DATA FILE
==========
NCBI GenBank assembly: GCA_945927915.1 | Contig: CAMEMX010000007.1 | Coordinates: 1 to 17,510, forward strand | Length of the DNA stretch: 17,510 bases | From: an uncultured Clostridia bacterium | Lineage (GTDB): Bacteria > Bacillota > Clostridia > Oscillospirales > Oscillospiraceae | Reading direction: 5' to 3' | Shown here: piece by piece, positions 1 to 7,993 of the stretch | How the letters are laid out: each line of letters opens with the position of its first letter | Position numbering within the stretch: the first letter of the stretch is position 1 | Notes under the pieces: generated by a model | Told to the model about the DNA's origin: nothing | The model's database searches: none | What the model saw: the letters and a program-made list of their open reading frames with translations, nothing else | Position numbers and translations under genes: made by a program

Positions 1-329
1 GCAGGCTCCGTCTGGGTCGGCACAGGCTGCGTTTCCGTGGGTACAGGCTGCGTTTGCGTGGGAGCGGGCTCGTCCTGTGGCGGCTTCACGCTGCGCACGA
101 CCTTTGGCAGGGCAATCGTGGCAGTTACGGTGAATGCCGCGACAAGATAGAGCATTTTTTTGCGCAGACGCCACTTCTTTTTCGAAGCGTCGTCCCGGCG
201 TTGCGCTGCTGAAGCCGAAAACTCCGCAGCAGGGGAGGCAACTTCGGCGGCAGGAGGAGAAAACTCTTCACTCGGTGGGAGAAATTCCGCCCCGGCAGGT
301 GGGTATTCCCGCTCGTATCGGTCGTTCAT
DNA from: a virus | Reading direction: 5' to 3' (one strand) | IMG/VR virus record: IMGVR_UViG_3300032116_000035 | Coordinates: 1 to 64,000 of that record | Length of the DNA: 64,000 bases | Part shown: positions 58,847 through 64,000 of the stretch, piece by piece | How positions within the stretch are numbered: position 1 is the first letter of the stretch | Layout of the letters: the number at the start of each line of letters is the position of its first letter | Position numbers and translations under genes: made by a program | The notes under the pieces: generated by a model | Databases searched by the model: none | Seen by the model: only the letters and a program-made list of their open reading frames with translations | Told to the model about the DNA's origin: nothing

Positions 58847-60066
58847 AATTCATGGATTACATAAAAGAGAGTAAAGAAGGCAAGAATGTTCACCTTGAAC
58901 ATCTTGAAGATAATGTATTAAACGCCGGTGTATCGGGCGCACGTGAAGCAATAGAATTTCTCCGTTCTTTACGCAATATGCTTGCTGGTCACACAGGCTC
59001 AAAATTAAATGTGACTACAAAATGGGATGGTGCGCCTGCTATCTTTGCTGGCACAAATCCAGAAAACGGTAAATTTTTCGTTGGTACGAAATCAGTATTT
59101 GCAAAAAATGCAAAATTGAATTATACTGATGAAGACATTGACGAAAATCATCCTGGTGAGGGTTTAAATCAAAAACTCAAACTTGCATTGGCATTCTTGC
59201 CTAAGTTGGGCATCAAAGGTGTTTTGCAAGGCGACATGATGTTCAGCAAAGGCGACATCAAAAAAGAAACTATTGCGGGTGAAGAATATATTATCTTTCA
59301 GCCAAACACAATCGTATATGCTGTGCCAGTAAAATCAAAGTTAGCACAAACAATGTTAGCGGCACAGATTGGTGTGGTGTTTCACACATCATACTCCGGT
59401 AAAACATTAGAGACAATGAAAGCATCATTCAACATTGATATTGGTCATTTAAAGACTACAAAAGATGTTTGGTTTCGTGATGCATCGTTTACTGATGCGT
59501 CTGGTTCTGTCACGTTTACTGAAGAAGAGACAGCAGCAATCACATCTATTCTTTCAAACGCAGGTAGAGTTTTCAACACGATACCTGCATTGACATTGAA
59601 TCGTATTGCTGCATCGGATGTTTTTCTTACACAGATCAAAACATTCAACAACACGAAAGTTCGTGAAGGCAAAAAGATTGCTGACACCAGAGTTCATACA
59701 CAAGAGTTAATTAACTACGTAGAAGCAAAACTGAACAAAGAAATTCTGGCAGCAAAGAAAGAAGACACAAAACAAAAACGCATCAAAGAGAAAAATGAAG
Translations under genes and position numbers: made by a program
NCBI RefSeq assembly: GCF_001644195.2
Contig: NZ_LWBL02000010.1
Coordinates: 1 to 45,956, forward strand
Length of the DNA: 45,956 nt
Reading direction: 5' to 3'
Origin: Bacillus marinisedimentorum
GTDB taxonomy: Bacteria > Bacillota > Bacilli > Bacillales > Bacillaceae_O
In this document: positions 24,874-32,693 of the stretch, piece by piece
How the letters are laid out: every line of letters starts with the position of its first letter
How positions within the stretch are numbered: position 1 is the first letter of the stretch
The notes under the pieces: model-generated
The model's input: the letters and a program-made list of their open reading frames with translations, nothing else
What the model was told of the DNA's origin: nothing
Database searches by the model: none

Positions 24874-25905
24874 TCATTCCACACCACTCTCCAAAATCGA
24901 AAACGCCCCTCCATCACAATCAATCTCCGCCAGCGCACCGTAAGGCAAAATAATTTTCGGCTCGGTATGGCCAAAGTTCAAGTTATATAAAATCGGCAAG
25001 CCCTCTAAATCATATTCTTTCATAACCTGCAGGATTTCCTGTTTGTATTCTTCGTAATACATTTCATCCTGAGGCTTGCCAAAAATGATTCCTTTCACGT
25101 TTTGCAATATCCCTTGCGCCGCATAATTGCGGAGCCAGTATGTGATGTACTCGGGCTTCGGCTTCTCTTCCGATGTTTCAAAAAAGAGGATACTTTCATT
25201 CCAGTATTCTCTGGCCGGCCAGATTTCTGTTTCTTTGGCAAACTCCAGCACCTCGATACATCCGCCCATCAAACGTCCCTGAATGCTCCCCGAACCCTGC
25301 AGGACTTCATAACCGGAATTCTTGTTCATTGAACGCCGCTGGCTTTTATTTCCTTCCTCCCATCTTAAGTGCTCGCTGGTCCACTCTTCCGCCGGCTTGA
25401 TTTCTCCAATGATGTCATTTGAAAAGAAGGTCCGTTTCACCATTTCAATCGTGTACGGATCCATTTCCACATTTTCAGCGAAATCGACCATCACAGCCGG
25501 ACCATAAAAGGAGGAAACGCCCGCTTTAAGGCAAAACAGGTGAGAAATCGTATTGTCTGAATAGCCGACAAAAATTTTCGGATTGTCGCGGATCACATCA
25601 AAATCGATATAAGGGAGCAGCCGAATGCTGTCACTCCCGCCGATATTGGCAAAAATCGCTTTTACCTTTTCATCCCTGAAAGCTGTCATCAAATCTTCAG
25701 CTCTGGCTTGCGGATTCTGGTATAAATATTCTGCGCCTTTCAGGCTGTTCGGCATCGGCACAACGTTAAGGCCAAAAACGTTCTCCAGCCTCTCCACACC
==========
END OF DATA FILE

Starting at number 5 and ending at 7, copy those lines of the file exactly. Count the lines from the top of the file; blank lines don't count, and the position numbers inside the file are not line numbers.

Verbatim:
201 TTGCGCTGCTGAAGCCGAAAACTCCGCAGCAGGGGAGGCAACTTCGGCGGCAGGAGGAGAAAACTCTTCACTCGGTGGGAGAAATTCCGCCCCGGCAGGT
301 GGGTATTCCCGCTCGTATCGGTCGTTCAT
DNA from: a virus | Reading direction: 5' to 3' (one strand) | IMG/VR virus record: IMGVR_UViG_3300032116_000035 | Coordinates: 1 to 64,000 of that record | Length of the DNA: 64,000 bases | Part shown: positions 58,847 through 64,000 of the stretch, piece by piece | How positions within the stretch are numbered: position 1 is the first letter of the stretch | Layout of the letters: the number at the start of each line of letters is the position of its first letter | Position numbers and translations under genes: made by a program | The notes under the pieces: generated by a model | Databases searched by the model: none | Seen by the model: only the letters and a program-made list of their open reading frames with translations | Told to the model about the DNA's origin: nothing